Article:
And that brings us all the way back to the very beginning…Moab in May. Mike Larime booked us a block of rooms at the Bighorn Inn for $119.95/night plus tax, and you will need to make your own reservations within that block no later than April 21. After that date, any remaining rooms will be released. Be sure to mention the 100 Club when you book because the hotel is otherwise completely sold out. We will have hikes scheduled in Arches, Canyonlands, and elsewhere in the Moab area. This trip should be very popular, and there are only 25 rooms in our block, so don’t wait until the last minute or you may miss out…first-come-first-served, or as I like to say, “you snooze, you lose.”

The Crested Butte trip also should be popular, so for the same reason you may wish to book well ahead of the June 30 deadline. A block of 24 rooms has been reserved for us by Farshideh Jahani at the Old Town Inn in downtown Crested Butte. The group rate is $149/night plus tax, but you can ask for the lower AARP/AAA rate of $137/night when you book. Again, be sure to tell them you’re with the 100 Club.



October 6

It’s a bird, it’s a plane, it’s….

Most of you who joined us on the Zion trip (and quite a few who didn’t) no doubt are aware of the phenomenal photos that Renee & Norm took from Angel’s Landing on Wednesday. Most people would have been happy simply to shoot the dramatic landscape from that lofty vantage point (and many of you did on Tuesday). But not Renee & Norm. Observing what they first believed to be a crow, then a vulture, they ultimately came to the inevitable (and correct) conclusion that this was the extremely rare California condor.

But while they were still marveling over this amazing discovery, they noticed that this largest of North American birds had a mate. And not only that, they were both spreading their wings, like a pair of anhinga after a fishing trip. But since condors don’t fish, we have to assume they were sun bathing. Gotta work on that tan…on their bald pates.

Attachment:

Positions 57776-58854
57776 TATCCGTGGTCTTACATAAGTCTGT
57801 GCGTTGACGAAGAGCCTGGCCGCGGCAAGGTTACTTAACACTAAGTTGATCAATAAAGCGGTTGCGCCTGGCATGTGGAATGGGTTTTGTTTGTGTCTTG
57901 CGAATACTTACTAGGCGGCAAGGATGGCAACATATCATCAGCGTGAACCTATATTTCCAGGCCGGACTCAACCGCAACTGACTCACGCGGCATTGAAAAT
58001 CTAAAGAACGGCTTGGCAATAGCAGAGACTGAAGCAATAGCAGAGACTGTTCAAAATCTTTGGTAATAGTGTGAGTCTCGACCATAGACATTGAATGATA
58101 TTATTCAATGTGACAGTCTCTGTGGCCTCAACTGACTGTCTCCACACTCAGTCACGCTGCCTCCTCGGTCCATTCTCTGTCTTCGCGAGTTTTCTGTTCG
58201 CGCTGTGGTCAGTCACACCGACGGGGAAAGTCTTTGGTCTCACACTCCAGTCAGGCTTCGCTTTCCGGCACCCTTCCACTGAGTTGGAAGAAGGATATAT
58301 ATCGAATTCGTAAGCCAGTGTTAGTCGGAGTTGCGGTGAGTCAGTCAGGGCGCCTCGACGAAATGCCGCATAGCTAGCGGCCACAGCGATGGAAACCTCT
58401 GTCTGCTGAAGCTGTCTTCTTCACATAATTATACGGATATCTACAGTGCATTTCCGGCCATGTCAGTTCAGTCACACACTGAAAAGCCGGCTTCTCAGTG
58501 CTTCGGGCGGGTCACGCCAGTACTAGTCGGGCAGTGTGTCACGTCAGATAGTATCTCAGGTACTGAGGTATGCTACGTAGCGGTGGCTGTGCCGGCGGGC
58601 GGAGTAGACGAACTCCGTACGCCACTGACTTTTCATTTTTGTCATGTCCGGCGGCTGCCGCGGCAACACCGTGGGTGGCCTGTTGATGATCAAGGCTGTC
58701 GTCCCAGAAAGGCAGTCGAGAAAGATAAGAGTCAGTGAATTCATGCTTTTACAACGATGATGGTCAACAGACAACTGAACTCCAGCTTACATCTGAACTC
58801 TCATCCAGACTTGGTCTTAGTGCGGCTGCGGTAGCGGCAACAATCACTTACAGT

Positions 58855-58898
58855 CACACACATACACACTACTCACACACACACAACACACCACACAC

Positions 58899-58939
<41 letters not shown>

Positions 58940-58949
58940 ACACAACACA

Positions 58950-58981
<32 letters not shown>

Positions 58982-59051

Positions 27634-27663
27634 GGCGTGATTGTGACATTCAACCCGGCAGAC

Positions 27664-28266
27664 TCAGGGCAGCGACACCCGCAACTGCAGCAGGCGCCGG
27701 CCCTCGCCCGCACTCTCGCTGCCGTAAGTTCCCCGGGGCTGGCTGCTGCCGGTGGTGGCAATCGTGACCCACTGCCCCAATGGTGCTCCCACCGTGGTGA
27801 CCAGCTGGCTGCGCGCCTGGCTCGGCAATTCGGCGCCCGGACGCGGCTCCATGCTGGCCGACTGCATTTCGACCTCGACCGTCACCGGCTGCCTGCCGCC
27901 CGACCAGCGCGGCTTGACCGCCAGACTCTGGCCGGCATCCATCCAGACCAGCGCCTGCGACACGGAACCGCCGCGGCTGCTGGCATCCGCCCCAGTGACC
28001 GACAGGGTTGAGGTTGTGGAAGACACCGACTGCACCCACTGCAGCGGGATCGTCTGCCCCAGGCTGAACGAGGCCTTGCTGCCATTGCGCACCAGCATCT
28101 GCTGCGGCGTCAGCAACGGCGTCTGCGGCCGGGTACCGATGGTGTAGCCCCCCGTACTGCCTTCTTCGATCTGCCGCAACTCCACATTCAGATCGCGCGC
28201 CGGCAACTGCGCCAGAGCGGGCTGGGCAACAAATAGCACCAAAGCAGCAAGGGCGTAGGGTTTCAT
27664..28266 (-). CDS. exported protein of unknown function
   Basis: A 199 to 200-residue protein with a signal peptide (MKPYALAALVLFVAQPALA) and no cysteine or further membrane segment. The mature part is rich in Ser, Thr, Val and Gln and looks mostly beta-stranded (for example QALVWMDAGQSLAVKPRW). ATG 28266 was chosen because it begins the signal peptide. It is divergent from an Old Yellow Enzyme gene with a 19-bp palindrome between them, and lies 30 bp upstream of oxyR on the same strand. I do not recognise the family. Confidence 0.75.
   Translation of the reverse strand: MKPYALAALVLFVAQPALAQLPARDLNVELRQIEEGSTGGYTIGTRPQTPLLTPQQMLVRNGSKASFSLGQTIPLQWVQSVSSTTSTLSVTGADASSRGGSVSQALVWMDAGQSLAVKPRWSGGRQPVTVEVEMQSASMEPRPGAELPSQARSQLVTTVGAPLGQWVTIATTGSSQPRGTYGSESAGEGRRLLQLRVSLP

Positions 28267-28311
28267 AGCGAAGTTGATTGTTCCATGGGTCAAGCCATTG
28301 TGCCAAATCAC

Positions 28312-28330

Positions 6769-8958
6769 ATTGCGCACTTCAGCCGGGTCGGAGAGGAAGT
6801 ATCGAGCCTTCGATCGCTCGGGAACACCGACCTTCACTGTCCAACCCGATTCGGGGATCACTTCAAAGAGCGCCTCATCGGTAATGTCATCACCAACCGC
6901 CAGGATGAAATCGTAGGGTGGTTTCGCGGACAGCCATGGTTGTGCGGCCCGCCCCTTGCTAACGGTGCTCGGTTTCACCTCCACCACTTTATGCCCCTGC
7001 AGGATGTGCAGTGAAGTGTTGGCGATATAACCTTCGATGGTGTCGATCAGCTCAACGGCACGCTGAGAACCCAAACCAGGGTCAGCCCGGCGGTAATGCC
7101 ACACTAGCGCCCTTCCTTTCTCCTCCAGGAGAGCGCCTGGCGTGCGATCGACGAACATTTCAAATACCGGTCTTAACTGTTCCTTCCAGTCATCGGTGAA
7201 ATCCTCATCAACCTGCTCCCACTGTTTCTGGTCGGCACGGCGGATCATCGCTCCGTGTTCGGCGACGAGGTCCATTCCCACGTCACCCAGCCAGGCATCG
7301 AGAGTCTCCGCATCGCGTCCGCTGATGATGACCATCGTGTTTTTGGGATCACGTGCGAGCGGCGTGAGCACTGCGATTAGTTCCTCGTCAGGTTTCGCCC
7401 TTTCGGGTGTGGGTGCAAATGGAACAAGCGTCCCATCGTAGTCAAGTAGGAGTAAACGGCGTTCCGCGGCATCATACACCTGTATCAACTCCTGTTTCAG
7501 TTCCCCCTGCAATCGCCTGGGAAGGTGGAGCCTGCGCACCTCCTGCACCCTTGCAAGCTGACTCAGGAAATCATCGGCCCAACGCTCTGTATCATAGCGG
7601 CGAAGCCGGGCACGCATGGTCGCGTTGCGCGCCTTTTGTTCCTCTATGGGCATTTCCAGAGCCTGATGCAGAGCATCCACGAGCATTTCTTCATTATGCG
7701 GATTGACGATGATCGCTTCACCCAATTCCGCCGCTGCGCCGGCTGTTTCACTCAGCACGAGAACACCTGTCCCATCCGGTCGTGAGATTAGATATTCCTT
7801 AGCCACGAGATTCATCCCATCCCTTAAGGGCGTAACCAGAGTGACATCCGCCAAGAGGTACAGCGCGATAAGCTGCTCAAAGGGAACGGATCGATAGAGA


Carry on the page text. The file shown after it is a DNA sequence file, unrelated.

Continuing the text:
Their heads are bald so their feathers don’t get covered in blood and guts as they feed on carrion. Now this is a face only a mother could love, and his mother was a hand puppet. Most of these birds were hatched and raised in captivity, after all known wild birds were taken from the wild in an attempt to recover the species through a captive breeding program. To prevent hatchlings from imprinting on their human “parents”, they were fed using hand puppets resembling their birth parents. It’s one of the Fish & Wildlife Service’s greatest success stories, though they’re far from out of the woods.

Since carrion can also be roadkill, motor vehicle collisions is one of the causes of their decline, along with habitat loss. But they’re not the only carrion feeder to suffer such a fate. Bald eagles also have been killed by vehicles as the they feast on the roadkill du jour.  Our national bird eats dead stuff?!! And they’re dumpster divers and thieves too. Imagine one of those going through your windshield.

The condors Renee & Norm saw in Zion no doubt dispersed from a “hacking site” in the Vermillion Cliffs area, north of the Grand Canyon. I’ve seen condors in flight over the Grand Canyon before, but never on the ground…and never posing so provocatively as those in Renee & Norm’s photos. Thanks for sharing them with us.